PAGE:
Nah. Bad idea. The federal government would just spend it, and it would simply amount to a vast increase in dirty old men leering at our daughters.

That's the rational behind tax policy, or at least as cogently as I can explain it.

Don Robertson, The American Philosopher
Limestone, Maine

An Illustrated Philosophy Primer for Young Readers
Precious Life - Empirical Knowledge
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http://www.geocities.com/donaldwrobertson/index.html
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RogerM writes:

Income taxes go to the state, while sales taxes go to cities and counties. Sales taxes are the only incomes for most cities/counties. States don't care much about city/county government, and cities/counties don't trust state legislatures to share their funds. Besides, if enough states went with an income tax, the feds would eliminate the deduction.

Jake writes:

I agree with theCoach, to an extent. Individuals, recognizing their vote probably will not have a significant effect on the outcome, are more apt to vote for what they truly feel is "just" instead of what they feel will benefit themselves. Obviously, there are significant exceptions.

fiona writes:

RogerM. In Florida, where there is no state income tax, sales taxes largely go to the state, with additional portions levied by the local governments going to them. Local government is financed by property taxes. I believe that in Florida's case, the theory is that all those tourists are paying. Food (very narrowly defined) is exempted.

Re: the AMT - Anne Althouse had a post in which she reminded us that state income taxes from "blue" states are typically very high and are not exempt from AMT calculations, so the Democrats change of heart makes perfect sense in view of their constituency.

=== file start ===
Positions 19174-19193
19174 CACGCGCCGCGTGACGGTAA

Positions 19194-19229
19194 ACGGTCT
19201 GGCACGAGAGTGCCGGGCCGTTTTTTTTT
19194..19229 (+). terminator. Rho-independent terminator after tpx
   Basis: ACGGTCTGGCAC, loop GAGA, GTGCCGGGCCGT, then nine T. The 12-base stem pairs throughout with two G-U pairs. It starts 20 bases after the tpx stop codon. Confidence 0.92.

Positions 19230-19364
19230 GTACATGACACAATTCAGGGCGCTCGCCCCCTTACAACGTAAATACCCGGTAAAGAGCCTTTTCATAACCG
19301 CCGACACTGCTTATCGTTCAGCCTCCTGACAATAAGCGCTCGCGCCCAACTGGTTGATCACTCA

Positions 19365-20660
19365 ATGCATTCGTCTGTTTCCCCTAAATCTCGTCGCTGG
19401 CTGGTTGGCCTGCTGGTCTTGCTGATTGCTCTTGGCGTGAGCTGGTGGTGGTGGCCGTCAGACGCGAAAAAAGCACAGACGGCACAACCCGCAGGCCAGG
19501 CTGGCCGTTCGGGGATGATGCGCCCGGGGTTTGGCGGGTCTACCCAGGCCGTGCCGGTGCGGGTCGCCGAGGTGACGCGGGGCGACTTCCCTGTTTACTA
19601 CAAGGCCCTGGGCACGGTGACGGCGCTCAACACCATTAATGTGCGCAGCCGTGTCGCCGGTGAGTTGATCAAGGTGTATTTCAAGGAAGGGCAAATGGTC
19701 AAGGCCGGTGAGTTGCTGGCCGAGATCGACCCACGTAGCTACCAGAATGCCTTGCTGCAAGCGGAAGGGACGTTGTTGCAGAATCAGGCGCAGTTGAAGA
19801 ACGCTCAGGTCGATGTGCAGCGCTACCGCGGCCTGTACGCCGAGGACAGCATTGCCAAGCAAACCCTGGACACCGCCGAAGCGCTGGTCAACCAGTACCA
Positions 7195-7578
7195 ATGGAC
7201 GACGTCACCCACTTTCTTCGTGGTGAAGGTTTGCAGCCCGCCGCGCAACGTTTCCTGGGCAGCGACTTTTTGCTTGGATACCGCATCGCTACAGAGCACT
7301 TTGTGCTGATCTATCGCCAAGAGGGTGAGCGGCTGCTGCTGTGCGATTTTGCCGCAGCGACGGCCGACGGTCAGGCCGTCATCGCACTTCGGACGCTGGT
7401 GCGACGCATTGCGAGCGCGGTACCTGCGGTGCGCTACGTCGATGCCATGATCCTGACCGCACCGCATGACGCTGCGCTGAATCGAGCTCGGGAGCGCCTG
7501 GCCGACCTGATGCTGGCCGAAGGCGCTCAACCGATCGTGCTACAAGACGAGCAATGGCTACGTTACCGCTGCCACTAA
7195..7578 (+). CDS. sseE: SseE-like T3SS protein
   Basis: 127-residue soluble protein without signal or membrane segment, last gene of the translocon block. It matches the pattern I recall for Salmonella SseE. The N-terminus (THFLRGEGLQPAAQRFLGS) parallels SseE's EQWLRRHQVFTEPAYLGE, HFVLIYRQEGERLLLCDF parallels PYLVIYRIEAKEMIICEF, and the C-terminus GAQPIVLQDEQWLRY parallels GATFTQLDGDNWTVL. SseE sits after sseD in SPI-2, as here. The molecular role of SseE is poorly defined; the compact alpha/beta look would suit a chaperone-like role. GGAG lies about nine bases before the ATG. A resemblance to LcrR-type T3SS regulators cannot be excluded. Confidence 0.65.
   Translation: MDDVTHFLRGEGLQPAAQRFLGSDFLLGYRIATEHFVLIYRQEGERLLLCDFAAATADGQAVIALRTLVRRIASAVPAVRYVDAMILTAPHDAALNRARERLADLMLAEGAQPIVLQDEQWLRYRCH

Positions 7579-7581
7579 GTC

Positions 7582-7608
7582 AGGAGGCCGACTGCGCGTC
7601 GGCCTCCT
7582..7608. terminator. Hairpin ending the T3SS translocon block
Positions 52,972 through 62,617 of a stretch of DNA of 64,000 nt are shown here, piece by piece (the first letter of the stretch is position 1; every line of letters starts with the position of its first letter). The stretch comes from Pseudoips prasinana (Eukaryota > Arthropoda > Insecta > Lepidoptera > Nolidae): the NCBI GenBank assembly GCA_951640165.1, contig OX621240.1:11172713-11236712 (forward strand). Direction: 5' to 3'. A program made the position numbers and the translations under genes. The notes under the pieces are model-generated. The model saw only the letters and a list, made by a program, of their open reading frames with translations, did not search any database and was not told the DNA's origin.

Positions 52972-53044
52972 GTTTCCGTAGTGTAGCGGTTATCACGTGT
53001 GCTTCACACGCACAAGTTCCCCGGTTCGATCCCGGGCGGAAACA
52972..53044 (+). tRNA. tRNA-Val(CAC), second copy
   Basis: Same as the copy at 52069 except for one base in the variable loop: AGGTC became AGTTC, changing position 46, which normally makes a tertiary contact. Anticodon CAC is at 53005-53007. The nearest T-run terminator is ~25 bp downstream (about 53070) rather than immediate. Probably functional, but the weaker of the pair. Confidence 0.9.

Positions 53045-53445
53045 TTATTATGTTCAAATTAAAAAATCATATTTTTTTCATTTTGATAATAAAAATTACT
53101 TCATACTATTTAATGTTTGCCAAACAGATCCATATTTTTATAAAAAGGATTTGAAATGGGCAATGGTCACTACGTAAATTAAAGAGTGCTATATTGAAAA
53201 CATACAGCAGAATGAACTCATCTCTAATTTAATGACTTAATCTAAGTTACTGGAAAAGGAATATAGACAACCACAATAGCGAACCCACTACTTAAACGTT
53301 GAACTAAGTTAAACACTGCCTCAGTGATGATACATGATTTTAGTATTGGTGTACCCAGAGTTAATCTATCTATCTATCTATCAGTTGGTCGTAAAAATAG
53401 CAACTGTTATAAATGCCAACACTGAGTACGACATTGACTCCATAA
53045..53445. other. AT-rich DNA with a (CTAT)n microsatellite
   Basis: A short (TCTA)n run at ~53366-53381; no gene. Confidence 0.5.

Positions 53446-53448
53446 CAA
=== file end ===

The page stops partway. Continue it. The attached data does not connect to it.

mobile writes:

Sales taxes tax consumption. Income taxes tax work and investment. Even if the sales taxes are not deductible from federal tax returns, a sales tax could still be a better way of generating revenue.

Bill Conerly writes:

Back in old days, all state & local taxes were deductible. Fed govt needed more money, so they looked at limiting deductibility. Head of Senate Revenue Committee at the time was Bob Packwood of Oregon (my state). Oregon did not have a sales tax, so Bob said, let's make the sales tax non-deductible. This was pure constituent interest on his part. Why didn't states change their tax system in response? Fear of the unknown. Everyone seems to fear that the total size of revenues will move adversely (liberals fearing a reduction, conservatives fearing an increase), and many seem to fear an adverse change in distribution. So it's fear of change keeping us as we are.

Miracle Max writes:

Following thecoach, since the model of rationality is pinched, unreal, and laughable to begin with, it should not be surprising that behavior does not conform to it. Mystery solved.

Usually, you can deduct sales taxes on your state income tax, but it's the pre-deduction liability that gets deducted from your Federal income tax.

Which means if I've paid X amount in sales taxes and have Y amount in state income tax liability, I only pay Y - X to the state, but I get to deduct Y in its entirety from my Federal income tax... so even though I don't have a line item on my Federal taxes to specify my state sales tax deduction, I still get to deduct it because it's included in my state income tax deduction.

R.J. Lehmann writes:

The option to deduct state and local sales taxes instead of income taxes was a part of Bill Frist's "trifecta" bill earlier this year that looked to bundle estate tax repeal with a minimum wage hike and various other tax provisions, all coming out of the pension bill negotiations. Estate tax repeal is dead, but a bunch of the other smaller tax provisions could see enactment during the rump session.